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DOT targets 4.8-million foreign tourists, $5.8-billion visitor receipts in 2023

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By Ma. Stella F. Arnaldo / Special to the BusinessMirror

THE lack of direct flights to the Philippines is one of the major challenges in attracting more foreign visitors.

“I’ve just returned from Saudi Arabia in Riyadh and attended the World Travel and Tourism Council and the outlook for the Philippines in Saudi Arabia and in that side of the world is very optimistic,” said Tourism Secretary Christina Garcia Frasco after the recent launch of the Bisita, Be My Guest Program. (See, “DOT relaunches travel incentive program for overseas Pinoys,” in the BusinessMirror, December 15, 2022.)

“I had a listening tour with stakeholders in that region, and they’re very excited to partner with the Philippines to be able to harness the Middle Eastern market for us, but admittedly, we really have to focus on accessibility, that is, the availability of flights. We’re also working hard and ensuring that we improve the tourism conditions in the Philippines through infrastructure access, connectivity, and the like,” she added.

While the Philippines has direct flight routes between its other major destinations like Cebu and Davao with Asian countries, only Manila has direct flights with key cities in the United States and the Middle East. The country has no direct flights with Europe, one of the key source markets for longer-staying, higher-spending tourists. Other Asean neighbors like Thailand and Vietnam, for instance, have direct flights to Europe, pushing their arrivals this year.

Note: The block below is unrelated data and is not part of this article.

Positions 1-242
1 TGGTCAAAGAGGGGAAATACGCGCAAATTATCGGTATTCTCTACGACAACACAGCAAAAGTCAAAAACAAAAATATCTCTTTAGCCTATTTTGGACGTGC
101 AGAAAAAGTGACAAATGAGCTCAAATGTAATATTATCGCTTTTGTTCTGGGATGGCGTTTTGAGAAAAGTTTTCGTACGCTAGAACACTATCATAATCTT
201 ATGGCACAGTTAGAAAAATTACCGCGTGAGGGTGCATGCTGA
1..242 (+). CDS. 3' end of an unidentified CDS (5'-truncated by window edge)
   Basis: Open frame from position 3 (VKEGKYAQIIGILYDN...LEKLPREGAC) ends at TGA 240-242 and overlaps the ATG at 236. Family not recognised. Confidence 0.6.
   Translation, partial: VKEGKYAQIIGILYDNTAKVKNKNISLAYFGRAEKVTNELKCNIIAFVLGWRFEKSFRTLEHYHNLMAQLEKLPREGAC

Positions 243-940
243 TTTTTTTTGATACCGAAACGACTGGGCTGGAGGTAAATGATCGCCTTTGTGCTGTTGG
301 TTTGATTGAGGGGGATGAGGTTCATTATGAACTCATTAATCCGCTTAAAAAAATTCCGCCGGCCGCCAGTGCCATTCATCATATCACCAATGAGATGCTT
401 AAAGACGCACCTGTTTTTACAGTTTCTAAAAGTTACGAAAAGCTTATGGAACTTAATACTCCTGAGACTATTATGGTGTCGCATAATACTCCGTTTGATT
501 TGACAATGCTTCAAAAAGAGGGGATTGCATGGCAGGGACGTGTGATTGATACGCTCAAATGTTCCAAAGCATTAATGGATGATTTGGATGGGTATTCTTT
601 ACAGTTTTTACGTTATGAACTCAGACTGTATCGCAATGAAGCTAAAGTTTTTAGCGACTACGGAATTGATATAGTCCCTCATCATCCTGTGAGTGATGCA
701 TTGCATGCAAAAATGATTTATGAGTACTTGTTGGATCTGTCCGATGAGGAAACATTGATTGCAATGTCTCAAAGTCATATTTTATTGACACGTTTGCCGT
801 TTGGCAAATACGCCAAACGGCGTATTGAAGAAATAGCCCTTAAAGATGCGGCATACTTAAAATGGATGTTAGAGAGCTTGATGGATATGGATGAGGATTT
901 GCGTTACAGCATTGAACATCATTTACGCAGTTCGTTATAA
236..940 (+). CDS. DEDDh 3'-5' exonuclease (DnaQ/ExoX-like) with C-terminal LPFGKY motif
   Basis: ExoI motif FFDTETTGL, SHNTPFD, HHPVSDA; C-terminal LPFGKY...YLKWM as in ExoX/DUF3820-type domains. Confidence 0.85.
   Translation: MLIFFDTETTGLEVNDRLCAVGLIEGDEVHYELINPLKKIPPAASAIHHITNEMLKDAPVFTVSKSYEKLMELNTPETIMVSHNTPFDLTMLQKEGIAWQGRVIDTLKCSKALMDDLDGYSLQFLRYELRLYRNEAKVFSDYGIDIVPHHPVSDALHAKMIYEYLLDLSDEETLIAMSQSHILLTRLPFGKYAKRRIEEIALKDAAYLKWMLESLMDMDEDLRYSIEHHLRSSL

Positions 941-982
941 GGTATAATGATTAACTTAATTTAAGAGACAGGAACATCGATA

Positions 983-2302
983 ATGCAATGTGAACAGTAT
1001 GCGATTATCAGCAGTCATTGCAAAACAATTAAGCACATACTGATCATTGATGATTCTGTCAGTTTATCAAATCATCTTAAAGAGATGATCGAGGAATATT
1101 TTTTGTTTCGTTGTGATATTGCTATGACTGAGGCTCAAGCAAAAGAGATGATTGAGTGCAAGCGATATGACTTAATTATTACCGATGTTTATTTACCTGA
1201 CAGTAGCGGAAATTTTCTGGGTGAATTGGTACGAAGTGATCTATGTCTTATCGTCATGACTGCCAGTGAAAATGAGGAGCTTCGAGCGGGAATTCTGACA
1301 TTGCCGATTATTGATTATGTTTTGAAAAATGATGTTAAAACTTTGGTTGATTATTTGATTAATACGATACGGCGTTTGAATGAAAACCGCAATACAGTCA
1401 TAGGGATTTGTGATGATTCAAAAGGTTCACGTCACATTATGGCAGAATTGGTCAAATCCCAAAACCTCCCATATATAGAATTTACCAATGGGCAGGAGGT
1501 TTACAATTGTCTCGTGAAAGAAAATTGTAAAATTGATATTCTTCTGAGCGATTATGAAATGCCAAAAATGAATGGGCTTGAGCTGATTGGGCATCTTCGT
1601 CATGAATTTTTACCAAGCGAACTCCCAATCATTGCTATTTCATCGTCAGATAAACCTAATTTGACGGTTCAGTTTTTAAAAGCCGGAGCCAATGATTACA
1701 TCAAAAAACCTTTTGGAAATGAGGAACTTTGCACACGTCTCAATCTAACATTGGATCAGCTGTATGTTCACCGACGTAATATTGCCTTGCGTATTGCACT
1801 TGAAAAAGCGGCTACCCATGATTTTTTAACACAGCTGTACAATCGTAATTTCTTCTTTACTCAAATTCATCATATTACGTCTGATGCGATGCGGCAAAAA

Despite the challenges in direct flight connectivity, the Philippines managed to attract some 2.5  million foreign tourist arrivals from February to December 18, and earning for the country about $2.34 billion, or some P131 billion, in visitor receipts as of October, still below pre-pandemic levels. But Frasco expressed confidence the country can attract some 4.8 million foreign tourists, and visitor receipts of $5.85 billion (P328 billion) in 2023.

In her yearend media briefing on Monday, the DOT chief clarified though next year’s arrivals “may be a moving target, in a sense, as we continue to improve the enabling mechanisms for tourism into the Philippines, we are confident that while we will lay this down as a benchmark, we will try as best we can to have an even more optimistic number of arrivals in the year to come.”

Among the projects to be launched by the agency next year are a Tourism Assistance Call Center, the “continued improvement” of the entry protocols into the Philippines, an improved Travel Philippines app by the DOT’s marketing arm, the Tourism Promotions Board, the promotion of Philippine destinations as a site for foreign film productions, among others.

To boost foreign arrivals into the country, the DOT is working with the Department of Foreign Affairs, the Bureau of Immigration and its parent unit, the Department of Justice for an e-visa system that will initially target China and India.

OIC-Undersecretary Verna C. Buensuceso said the technical working group, “[Will] identify areas where we can facilitate entry into the Philippines through facilitating our visa regulations and requirements.” Said countries have big tourism market volumes, but have a limited number of Philippine embassies and consular services, she explained.

Of the 2.5 million arrivals this year, foreign tourists accounted for 75.5 percent at 1.86 million, while overseas Filipinos were 603,755. The major tourism markets from February to December 18 were: the United States at 461,967; South Korea 387,780; Australia 122,971; Canada 112,015; the United Kingdom 93,440; Japan 91,557; Singapore 50,964; India 49,330; Malaysia 44,357; and Vietnam 37,028.

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